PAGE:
Come hear about the recipes served at Jefferson’s table — little-known facts about foods we now take for granted. What did it take to spice, salt or render? How did the enslaved chefs create meals that combined roasted meats, fresh garden vegetables and dessert creams with imported ingredients — with little to no background on what these were? Where did the cookware come from, and what were some of the favorite dishes produced at Monticello?
Join Dr. Leni Sorensen as she shares stories and lessons from the Monticello kitchen.
The Historic Kitchen has a maximum capacity of 20.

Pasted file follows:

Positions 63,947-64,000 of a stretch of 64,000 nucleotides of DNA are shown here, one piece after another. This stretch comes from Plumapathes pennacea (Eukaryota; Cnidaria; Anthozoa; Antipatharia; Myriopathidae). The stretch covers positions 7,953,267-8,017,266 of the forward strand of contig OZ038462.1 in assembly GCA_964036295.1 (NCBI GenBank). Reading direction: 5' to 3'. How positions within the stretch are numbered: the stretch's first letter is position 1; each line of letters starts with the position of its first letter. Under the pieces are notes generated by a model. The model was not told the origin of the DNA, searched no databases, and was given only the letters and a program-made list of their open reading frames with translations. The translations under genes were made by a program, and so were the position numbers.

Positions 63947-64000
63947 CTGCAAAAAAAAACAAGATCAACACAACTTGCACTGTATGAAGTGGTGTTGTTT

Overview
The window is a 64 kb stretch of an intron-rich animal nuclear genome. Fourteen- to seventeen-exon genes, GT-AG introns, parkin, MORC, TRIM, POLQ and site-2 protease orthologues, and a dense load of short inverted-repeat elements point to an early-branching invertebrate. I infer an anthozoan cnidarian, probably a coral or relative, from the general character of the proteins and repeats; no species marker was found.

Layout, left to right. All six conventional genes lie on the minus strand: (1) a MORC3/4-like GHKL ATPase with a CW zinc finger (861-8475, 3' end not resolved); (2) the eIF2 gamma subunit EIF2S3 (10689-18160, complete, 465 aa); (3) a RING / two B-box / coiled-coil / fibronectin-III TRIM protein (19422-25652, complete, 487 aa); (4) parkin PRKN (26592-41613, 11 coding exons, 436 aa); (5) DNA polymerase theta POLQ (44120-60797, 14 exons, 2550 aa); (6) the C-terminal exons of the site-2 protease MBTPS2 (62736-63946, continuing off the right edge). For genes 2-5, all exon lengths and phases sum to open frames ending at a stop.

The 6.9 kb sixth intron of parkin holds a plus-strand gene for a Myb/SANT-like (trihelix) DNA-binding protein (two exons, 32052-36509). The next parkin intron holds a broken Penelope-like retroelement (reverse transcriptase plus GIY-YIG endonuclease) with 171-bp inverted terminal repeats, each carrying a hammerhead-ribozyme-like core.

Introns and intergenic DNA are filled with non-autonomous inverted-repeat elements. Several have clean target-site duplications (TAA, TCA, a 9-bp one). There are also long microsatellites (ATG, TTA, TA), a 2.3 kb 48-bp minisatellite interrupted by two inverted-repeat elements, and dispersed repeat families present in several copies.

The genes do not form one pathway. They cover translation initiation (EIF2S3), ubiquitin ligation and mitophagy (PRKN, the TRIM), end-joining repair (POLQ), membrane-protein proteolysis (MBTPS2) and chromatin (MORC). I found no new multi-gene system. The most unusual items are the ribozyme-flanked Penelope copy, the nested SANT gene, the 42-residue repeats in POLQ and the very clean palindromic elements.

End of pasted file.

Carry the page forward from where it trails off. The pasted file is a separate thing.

Presentations repeat every 15 minutes.
Dr. Leni Sorensen is a culinary historian and teacher of home provisioning and rural life skills. A lecturer, consultant and writer, Sorensen has been working in colleges, at festivals and for historic house museums for more than 30 years. The dynamic owner of Indigo House (a farm where she raises animals to cook and cultivates produce to serve at her chef’s table dinners and cooking lessons), Dr. Sorensen is a PhD expert in 18th- and 19th-century cooking methods used by Virginia housewives and slaves, including those who cooked for Thomas Jefferson. Most recently, Sorensen was named “Virginia Female Chef” by USA Today in their article “50 States – 50 Female Chefs.”